Charity Budget Tango

Posted: 4 September 2016 in Business Systems, Cultural
Tags: ,

Creative budgeting 1Have you played Budget-Tango?  Between a charity that supports other institutions, say a hospital, school, homeless project, there is a dance.  Where the donor and done strut around eachother. It is Budget-Tango.

Your charity or grant making body seeks to support an independent organisation or project, in UK or elsewhere, with some funding and some management and budget advice.  Their show – but your help too.

Opening Moves of the Dance
It starts when they send you a copy of their budget.  Very nice to get one at all.  Do not be surprised at the number of front line services that do not have them.  The Chief Medical Officer/ Principle Housing Director/ Emergencies Director did not enter their vocation to sit in the office playing with spreadsheets and accounting jargon.  But you’ve got one – hurrah!

You glance at the headline figures: Income 200k, expenditure 250k, loss 50k, opening balance 10k, closing balance -40k.  Viola- insolvency.  Budgeting for bankruptcy– are they crazy?  The institution is independent, an attribute that is precious and essential for long term sustainability.  SoCreative budgeting 2 it is not for me to instruct or demand what they should budget for.  But as an accountant of many years experience, I believe they should budget for income to equal or exceed expenditure.  All budgets have a strong psychological component.  In the UK as well as elsewhere.  What is going on here is two things:

Dance Move Two – dealing with budget income uncertainty
Their step, “expenditure is so much easier to predict than income. We budget for what you expect, not for dreams and fantasies.  So we end up with expenditure being more than income”.

My step, “But in reality, your month-by-month decisions are based on a balanced budget mentality.  Very sensibly, you try not to spend unless you have cash in the bank.  Your budget figures are only for expenditure.  The income budget is then not a budget but a guide only, a note to yourselves to help your thinking.  You still use this word budget because [1] that’s the most accessible word in the dictionary, and [2] because you know we expeCreative budgeting 3ct you to have one.”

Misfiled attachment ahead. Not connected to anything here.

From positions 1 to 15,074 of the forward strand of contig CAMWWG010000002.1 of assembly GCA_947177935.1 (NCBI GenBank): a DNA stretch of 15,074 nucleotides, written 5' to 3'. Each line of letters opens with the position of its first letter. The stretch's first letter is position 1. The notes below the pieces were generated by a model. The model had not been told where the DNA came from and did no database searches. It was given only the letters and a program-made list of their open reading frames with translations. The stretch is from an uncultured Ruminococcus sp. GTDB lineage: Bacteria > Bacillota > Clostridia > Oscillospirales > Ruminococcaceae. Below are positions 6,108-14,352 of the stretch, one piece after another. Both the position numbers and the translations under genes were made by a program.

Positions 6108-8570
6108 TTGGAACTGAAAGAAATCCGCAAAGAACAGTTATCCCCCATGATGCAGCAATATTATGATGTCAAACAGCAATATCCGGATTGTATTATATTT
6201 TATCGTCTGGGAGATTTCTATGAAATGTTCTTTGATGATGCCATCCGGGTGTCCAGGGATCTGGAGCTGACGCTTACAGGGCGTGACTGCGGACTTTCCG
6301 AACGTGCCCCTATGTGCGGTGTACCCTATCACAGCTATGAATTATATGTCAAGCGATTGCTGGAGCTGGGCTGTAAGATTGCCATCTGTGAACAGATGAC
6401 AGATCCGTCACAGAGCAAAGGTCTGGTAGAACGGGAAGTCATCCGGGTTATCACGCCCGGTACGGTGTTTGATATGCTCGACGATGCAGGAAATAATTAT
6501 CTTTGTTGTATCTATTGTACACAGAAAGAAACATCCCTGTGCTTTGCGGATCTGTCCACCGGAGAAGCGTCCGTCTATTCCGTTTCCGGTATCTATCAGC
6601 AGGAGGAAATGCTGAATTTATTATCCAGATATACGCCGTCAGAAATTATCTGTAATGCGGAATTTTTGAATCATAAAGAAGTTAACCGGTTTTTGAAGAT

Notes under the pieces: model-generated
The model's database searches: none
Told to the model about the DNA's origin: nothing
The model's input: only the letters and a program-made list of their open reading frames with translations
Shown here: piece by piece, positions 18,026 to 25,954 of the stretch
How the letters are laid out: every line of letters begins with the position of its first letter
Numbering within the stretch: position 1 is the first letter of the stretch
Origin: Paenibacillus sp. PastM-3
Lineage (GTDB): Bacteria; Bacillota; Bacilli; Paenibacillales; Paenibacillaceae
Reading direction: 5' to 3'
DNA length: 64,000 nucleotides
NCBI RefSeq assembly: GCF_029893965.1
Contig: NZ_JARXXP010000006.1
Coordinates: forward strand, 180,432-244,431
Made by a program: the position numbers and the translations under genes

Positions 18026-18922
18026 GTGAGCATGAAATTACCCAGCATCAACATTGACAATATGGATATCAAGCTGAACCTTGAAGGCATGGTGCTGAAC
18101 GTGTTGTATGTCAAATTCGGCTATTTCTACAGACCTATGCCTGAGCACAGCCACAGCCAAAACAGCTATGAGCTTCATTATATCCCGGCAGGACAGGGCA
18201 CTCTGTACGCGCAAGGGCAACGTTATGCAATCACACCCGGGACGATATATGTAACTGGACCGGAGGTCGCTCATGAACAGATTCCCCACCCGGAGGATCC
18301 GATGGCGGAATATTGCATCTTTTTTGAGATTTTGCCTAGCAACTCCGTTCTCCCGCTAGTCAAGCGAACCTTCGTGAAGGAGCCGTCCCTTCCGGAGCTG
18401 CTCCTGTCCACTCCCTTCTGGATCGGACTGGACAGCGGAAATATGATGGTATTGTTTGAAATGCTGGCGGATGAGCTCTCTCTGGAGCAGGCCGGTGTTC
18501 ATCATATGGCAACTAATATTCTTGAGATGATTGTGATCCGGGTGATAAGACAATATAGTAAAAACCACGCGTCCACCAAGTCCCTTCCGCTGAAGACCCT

Their next step, “you want me to insert figures for the unknown unknowns? This is creative accounting, or outright fiction.”

My next step, “There are known unknowns.  While you do not know what grants/ donations/ legacies you will actually receive in the new budget year, you will know from past trends, that you should get at a minimum of xxxk.  And there are other monetary transactions that flow in and out, (e.g. staff loans and repayments), that for those doing cash accounting, should be included, to monitor levels, and generate more realistic total income and total expenditure budgets.”

Dance Move Three – when two bodies embrace
As donor & recipient arms grip and spin eachother, things become more subtle.
As recipient draws donor closer, you think, “I am anxiety that if I build a break even budget, or even worse – a surplus, then you and other would be donors will think, Great Scott – they don’t need our funds.” So their  next step is, “there is always a need for more expenditure to meet the needs we were created to meet, so our budget ends up showing big losses, to clearly show donors that it is all dust without donor dough”

At which point they hope we swoon in their arms.

Of course, whatever they decide, whether we like it or not, we will be there to assist their budget management.

When the music stops
When the music has stopped, do we have the following?

  • Does the budget give sensible total income and expenditure figures?  Even if it has some speculative lines called “new grants”?
  • Do the recipients trust the donor advisors, not to switch money elsewhere, just because they are now planning a surplus?
  • Do the donors and their advisors trust the recipients that they have built a sensible budget, which can be flexed and used to monitor progress during the year?
  • Despite the psychological interplay between those with money to give and those who desperately want to use that money, does respect and trust remain higher than it was before?  Or has that balance been run down?

I hope so.

Bill
p.s. You think I have written about your project?  Much less than you think.  This is a compilation of the many places I have worked in, in UK as well as elsewhere.
pps. You think this is not the normal stuff I write about (religion, prisons, foreign cultures).  Much more than you think.  To be a Christian in humanitarian projects anywhere requires effort to support ones counterparts, plus an effort to unveil the twists and turns of the dance between us.  I often stumble.  But for the Grace of God, I’d fall more often still.

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